Anatomy of a Retail API Program

Published Originally on

API programs have become commonplace at nearly all big retailers who offer multi-channel experiences to their customers through mobile apps, in-store kiosks, the Web, and personalized in-store services. Analyzing the anatomy of a typical retail API program uncovers some interesting patterns. The data here was gathered by analyzing several retail API programs that use the Apigee platform.

The No. 1 motivation for a retail API program

Providing a differentiated value proposition in the physical retail channel is almost always the largest motivation for retailers. The most popular functionalities in retailer apps are those that complement the end user’s experience in the physical retail channel.

The top functionalities were  “enabling mobile consumption” and “driving foot traffic,” followed by “personalization,” “product information,” and “driving customer engagement.”

Trends in retail API programs

Retailers are using their API programs to personalize user experiences and enhance customer service. A majority, for example, use their API programs to employ recommendation features. We also found that:

  • 40% of retail API programs had personalized alerts and notifications
  • 55% included recommendation features
  • 30% offered shopping cart management features

Retail API programs also tend to exhibit high agility, an expansive breadth of API services, and heavy policy use.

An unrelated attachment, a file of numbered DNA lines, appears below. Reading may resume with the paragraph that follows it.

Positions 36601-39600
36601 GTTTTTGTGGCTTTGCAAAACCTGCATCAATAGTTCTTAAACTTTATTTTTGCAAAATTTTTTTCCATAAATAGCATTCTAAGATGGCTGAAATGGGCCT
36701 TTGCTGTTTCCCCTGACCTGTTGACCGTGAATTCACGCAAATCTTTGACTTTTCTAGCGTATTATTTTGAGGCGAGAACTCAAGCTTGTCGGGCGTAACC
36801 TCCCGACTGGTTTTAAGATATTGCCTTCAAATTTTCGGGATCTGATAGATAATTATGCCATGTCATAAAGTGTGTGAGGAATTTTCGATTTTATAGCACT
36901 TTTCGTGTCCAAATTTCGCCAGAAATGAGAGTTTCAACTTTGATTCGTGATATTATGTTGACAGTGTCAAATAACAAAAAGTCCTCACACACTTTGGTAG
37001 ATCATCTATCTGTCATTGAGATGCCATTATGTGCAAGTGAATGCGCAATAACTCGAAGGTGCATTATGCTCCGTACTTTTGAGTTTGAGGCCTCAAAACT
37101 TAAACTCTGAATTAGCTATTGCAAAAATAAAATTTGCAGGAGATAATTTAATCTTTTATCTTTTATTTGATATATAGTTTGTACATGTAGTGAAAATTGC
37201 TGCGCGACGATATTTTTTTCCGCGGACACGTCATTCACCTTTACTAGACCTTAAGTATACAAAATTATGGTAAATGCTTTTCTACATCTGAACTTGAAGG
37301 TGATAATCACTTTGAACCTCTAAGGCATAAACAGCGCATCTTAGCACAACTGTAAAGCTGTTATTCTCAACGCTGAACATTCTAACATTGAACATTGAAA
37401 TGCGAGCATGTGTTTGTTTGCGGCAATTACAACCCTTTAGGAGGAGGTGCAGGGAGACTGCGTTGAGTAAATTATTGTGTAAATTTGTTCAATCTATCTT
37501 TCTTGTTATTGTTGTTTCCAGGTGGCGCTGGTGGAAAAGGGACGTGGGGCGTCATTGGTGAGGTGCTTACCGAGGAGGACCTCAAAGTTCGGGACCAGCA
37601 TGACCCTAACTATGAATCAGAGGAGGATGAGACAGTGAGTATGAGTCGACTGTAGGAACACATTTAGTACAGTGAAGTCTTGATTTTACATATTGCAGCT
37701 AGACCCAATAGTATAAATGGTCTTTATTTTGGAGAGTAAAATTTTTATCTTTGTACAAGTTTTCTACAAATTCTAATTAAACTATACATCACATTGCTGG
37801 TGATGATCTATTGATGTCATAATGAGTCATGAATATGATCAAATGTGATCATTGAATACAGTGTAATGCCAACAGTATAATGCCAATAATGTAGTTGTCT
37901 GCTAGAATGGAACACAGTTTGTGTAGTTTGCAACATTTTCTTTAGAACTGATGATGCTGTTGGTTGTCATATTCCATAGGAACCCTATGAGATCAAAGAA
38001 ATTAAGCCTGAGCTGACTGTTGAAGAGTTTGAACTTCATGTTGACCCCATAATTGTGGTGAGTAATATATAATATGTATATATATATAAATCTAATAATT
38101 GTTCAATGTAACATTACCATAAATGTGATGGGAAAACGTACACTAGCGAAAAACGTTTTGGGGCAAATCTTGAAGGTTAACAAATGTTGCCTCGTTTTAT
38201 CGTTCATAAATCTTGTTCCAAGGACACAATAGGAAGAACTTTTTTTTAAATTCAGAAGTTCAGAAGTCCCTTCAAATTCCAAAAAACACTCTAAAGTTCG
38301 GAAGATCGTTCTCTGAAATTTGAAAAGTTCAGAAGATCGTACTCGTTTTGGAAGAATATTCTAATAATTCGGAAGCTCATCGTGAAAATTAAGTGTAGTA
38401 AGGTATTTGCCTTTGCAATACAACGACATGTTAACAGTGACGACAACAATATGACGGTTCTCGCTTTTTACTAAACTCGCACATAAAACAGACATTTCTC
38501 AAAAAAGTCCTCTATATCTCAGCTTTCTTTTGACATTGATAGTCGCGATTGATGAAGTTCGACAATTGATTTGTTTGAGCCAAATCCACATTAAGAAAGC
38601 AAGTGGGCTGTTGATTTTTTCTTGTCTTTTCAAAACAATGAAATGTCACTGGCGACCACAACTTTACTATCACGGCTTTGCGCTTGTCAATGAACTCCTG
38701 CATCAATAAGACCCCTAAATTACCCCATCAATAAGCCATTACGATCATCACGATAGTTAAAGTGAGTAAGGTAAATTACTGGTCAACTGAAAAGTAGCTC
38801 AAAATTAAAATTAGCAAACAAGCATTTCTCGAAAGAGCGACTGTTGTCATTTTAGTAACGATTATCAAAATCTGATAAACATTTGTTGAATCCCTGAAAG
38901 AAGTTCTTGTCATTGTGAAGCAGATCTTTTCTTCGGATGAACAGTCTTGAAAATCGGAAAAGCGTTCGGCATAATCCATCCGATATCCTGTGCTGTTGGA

Primary retail services exposed as APIs

Certain services exposed as retail APIs rise head-and-shoulders above the rest in popularity.  The most common retail services exposed in retail API programs are:

  • Store locator services, which enable users to discover physical store locations using their current address

  • Product catalogs, which enable users to search, discover, and learn about products and services

  • Order services, which enable users to place and check the status of orders

“Identity”—the set of APIs that enable users to sign up, log in, or access account details—also ranked high, but we do not view it as a primary retail service that is core to this vertical.

Retail API programs: developers, apps, APIs, and policies

Our research also unearthed some interesting statistics about retail API programs: they tend to have large developer teams, a broad app portfolio with a diverse set of apps, and heavy usage of policies across a fairly significant array of APIs. Here are some average values for retail API programs, across a variety of categories (The most successful API programs posted much higher values in these areas):